Examining spondyloarthritis in patients with inflammatory bowel disease


  • Catherine Burns Indiana University School of Medicine
  • Reem Jan University of Chicago Department of Internal Medicine, Section of Rheumatology




Background/ObjectiveAxial spondyloarthritis refers to a syndrome of inflammatory back pain associated with radiographic or magnetic resonance imaging abnormalities. Peripheral spondyloarthritis can include dactylitis, enthesitis or oligo-arthritis. Together these encompass common extra-gastrointestinal manifestations of inflammatory bowel disease (IBD), with the prevalence of ankylosing spondylitis estimated to be about 3% in patients with IBD and unspecified sacroiliitis occurring in 10%. The goals of this study are to validate the accuracy of the Toronto Axial Spondyloarthritis Questionnaire in identifying patients with rheumatologic symptoms in the context of IBD, to re-evaluate the prevalence of spondyloarthritis in this population, and to identify any differences in referral rate between racial and ethnic groups. 


Methods: Patients were selected based on the following criteria: diagnosis of IBD, upcoming appointment with their gastroenterologist, prior consent in the Genesys database and access to an operational MyChart account. Patients were sent a link and asked to complete a RedCap survey modified from the Toronto Axial Spondyloarthritis Questionnaire. Positive patient responses will be analyzed in a follow-up visit with a rheumatologist to investigate the patients’ symptoms.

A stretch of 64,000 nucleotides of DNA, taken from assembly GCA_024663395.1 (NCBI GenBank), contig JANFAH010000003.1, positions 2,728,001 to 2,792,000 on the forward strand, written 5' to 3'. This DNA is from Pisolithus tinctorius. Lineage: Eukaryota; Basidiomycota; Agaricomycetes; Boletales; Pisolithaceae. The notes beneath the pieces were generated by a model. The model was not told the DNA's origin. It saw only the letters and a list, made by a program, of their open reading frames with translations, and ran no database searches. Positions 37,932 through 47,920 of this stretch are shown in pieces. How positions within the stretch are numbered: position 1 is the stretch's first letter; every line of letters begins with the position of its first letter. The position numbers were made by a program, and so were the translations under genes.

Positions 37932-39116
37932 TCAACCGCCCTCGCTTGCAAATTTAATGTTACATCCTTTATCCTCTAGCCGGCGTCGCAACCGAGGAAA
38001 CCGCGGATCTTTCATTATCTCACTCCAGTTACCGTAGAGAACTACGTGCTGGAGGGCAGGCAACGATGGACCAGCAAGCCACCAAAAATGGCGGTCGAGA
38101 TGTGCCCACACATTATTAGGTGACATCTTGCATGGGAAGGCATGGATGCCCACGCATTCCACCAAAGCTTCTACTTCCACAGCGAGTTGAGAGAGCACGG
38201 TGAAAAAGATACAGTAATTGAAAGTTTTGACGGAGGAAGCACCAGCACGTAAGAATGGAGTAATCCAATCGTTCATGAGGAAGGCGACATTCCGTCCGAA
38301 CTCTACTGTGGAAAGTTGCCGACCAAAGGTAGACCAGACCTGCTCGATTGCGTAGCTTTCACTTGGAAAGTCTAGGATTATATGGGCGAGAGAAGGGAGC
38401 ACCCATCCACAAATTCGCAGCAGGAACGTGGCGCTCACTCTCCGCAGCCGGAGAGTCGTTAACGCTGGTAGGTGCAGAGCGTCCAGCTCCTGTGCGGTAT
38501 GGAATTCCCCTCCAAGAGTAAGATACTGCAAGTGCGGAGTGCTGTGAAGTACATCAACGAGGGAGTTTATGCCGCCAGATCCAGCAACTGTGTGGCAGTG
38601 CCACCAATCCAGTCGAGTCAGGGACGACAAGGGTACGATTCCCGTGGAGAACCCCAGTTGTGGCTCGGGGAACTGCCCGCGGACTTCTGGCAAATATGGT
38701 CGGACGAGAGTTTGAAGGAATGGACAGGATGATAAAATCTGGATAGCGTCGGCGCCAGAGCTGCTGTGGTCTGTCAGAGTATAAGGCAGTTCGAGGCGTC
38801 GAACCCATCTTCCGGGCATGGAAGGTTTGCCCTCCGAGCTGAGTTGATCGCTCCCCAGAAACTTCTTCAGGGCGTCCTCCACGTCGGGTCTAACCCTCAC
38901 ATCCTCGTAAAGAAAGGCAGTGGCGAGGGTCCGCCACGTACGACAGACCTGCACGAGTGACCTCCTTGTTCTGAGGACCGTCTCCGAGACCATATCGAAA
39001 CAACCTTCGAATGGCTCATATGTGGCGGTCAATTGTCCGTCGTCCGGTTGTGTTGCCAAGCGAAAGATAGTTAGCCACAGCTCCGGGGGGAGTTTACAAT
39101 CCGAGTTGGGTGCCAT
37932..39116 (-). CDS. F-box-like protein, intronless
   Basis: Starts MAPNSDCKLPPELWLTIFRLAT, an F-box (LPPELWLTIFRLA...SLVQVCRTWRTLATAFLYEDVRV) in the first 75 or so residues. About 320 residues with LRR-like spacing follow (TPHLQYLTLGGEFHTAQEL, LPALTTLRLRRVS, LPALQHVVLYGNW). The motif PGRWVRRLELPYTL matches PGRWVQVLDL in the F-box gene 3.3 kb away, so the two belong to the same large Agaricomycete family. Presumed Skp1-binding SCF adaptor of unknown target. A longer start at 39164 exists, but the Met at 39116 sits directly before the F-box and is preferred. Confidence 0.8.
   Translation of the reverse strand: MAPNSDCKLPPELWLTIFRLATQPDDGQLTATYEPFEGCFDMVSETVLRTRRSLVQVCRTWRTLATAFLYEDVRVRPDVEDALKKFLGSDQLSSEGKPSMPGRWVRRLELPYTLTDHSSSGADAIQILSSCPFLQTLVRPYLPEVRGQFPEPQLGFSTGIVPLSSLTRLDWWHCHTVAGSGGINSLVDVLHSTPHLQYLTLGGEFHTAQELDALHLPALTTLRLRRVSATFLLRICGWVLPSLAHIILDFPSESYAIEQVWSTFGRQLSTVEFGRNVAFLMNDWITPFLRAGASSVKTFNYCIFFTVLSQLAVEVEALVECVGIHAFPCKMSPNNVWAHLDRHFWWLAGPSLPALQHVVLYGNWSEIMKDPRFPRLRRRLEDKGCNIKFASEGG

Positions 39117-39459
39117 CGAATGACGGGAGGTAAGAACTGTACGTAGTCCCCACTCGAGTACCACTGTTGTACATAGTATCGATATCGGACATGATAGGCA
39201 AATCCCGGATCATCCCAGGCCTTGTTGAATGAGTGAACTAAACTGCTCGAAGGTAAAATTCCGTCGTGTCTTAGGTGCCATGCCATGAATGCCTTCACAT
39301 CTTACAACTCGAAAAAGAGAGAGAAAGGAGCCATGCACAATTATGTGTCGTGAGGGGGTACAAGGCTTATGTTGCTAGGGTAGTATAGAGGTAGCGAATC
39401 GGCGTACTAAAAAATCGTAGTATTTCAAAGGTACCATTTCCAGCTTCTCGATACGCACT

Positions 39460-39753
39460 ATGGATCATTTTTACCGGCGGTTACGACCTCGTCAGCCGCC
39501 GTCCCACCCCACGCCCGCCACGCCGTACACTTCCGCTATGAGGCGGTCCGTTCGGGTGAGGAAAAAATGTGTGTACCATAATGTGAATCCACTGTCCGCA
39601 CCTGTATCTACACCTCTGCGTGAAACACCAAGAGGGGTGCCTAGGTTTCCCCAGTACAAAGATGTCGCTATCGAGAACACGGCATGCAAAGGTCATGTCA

Results: At present, the survey was sent to 86 patients with 26 respondents completing the survey. Of the respondents, 6 patients had experienced back pain for a duration of 3 months or longer. Eleven patients had pain and swelling of a joint unrelated to injury. Seven patients experienced pain and swelling of an entire finger or toe unrelated to injury. Seven patients experienced heel pain unrelated to injury. One patient is followed by rheumatology. 


Conclusion/Potential ImpactMajor extra gastrointestinal manifestations of IBD include axial or peripheral spondyloarthritis which can lead to disabling back pain and/ or joint disease. With the modified Toronto Axial Spondyloarthritis Questionnaire, gastroenterologists could have a better way to identify concerning symptoms, leading to increased referral to rheumatologists and potential changes in treatment plans.